By Bernard A. Krooks, Certified Elder Law Attorney
We all know how important it is for each of us to have a Last Will and Testament. A primary reason is that upon death your property is distributed according to your wishes. Without a will, you would die intestate and the state would determine who gets your property. But what else should a will accomplish? First, it should name the executor. This is the person(s) or entity that will manage the estate. Second, the will should clearly identify who, if anyone is to receive specific bequests. Specific bequests are usually a particular item, certain dollar amounts or percentages that go to a particular person. Finally, the will should include a residuary clause which states who gets whatever property is in the estate that has not yet been distributed after the specific bequests have been satisfied.
Here’s what a typical residuary clause looks like: All the rest, residue and remainder of my estate, both real and personal, I give, devise, and bequeath to my husband, John Doe, if he survives me. The precise language of your residuary clause is not usually the important concern. Instead, it is usually enough to just include a provision, in language clear enough to dispose of any remaining property in the estate.
Sometimes, though, the language ends up being unclear. That was what happened in a recent case involving an inadequate residuary clause.
Susan had lived with her life partner Herb for many years, but they were not married. Herb helped her write a will, using a sample form that a friend had downloaded for him off the internet.
The will left a gift of $50,000 to Susan’s favorite charity. It then provided that a portion should be held in a trust to help Herb cover the costs of managing the house they had owned together, with the remainder going to Herb outright. A number of smaller bequests (from $2,000 to $15,000) were made to several individuals and charities.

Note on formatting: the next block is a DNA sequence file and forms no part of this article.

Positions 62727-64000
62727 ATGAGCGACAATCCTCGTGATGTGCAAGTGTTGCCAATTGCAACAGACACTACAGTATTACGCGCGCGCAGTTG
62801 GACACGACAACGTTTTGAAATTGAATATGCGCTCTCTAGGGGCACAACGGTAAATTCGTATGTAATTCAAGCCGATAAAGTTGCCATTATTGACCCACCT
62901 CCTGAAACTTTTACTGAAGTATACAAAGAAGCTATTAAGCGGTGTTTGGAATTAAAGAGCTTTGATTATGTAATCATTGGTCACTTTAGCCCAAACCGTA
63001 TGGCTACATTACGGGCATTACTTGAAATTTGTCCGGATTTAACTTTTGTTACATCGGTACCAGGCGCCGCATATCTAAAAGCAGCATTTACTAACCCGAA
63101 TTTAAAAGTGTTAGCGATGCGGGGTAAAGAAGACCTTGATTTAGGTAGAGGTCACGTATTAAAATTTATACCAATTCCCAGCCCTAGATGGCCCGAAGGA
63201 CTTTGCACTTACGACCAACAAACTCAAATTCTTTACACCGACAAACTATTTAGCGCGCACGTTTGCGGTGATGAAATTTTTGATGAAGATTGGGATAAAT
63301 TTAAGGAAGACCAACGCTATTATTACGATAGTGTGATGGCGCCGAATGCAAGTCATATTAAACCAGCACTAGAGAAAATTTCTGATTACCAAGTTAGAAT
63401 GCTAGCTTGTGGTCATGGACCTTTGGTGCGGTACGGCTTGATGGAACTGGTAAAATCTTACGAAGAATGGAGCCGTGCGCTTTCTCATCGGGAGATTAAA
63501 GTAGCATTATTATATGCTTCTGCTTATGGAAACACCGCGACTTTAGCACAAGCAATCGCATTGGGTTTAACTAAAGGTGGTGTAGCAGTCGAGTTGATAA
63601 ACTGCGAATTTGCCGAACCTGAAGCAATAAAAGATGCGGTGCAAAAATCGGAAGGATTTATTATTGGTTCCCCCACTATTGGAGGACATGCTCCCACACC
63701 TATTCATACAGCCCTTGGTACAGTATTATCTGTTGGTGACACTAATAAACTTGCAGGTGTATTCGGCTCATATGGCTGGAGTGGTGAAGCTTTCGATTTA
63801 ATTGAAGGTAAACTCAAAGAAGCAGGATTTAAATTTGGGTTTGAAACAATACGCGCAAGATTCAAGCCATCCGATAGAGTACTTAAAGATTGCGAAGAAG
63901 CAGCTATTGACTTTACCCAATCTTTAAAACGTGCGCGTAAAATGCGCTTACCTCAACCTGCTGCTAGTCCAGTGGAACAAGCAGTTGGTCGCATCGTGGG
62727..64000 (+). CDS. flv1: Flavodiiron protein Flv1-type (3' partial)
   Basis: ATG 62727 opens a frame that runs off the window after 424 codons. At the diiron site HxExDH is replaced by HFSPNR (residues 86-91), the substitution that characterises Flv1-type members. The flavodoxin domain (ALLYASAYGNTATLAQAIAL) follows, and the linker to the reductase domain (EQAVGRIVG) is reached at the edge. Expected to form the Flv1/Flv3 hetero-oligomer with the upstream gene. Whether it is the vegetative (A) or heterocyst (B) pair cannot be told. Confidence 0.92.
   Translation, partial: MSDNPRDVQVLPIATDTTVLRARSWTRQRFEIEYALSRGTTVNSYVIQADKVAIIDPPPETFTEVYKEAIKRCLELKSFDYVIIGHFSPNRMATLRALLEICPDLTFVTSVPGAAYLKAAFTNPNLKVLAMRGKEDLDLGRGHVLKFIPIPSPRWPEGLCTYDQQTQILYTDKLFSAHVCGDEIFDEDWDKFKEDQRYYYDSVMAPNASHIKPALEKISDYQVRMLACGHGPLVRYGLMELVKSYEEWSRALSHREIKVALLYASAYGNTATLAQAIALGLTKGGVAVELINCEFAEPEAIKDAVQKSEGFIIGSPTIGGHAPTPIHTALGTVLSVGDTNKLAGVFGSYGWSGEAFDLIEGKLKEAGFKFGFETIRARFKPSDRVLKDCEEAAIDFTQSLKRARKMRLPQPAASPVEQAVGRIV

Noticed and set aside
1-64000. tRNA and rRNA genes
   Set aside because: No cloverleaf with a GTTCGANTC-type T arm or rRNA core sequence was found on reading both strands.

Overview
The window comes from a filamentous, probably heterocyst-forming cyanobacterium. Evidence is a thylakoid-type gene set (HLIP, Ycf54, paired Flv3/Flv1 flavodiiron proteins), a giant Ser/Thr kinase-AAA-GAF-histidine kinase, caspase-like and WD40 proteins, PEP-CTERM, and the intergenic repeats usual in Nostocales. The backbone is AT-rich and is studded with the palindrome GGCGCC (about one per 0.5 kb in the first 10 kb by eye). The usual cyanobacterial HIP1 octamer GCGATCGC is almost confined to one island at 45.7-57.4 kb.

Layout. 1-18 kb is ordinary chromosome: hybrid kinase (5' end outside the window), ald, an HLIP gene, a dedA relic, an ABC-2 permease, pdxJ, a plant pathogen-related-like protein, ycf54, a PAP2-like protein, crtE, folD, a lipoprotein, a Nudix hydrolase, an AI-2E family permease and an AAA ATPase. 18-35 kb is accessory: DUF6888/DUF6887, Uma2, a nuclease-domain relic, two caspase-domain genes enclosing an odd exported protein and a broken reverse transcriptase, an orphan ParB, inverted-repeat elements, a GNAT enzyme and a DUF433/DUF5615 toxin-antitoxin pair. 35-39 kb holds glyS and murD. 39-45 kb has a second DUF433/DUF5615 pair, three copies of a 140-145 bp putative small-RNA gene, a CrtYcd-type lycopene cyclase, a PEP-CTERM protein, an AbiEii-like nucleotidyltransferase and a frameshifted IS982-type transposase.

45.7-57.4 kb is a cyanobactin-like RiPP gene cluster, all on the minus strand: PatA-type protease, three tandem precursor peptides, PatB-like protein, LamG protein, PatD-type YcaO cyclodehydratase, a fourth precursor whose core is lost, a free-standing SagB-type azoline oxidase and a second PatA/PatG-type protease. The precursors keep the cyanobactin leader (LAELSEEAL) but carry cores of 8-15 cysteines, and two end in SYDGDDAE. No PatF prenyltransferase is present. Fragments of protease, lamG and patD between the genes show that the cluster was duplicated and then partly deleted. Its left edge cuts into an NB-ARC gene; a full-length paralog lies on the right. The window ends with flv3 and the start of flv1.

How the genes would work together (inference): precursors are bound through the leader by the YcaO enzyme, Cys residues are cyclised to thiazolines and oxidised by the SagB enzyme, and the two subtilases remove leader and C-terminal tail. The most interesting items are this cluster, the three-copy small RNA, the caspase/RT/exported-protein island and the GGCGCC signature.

Susan’s will had a residuary clause which provided that after all specific bequests were satisfied “any monies remaining in my estate” should be given to Herb. Unfortunately, this created a problem with her estate. Even though her intentions were purportedly clear (at least to most non-lawyers) that Herb receive the remainder of her estate (after specific bequests), the legalese did not conform to this intent. The issue was whether the term “monies” included her interest in the family home that she wanted to leave to Herb. This was the home where she and her brother grew up.
When Susan’s parents died, they had left the family home to her and her brother. She still had a half-interest in the property, though her brother lived there. Two years after Susan’s death, her brother also died. Now the issue was what to do with her half of the house.
Susan’s family argued that she had made no provision for disposition of real property. Her residuary clause addressed only “monies”, and so (they argued) she had died partially intestate. In other words, her will was simply silent as to what should happen to the house, and it therefore went to her next of kin. It was as if she had no will at all — at least as to the family home.
Herb, however, argued that her residuary clause should be read more broadly. It clearly indicated her intention that the rest of her estate should go to him. The fact that she referred only to “monies” was just a slip of language, and should not be used to defeat her obvious intentions. Besides, argued Herb, the law disapproves of intestacy. If it is possible to read the will as including all of her assets, that helps defeat intestacy and that should be the probate court’s goal.
Ultimately, the court agreed with Susan’s family, and found that she had died partially intestate. The family home would go to her brother’s estate — and ultimately to his family. The use of “monies” in her residuary clause could not be construed to include a bequest of real estate, reasoned the court. Susan’s family ended up with the family home, not Herb.
Moral of the story: drafting wills properly is not easy. Make sure you work with an experienced estate planning attorney.
Bernard A. Krooks, Esq., is a founding partner of Littman Krooks LLP and has been honored as one of the “Best Lawyers” in America for each of the last seven years. 914-684-2100, www.elderlawnewyork.com.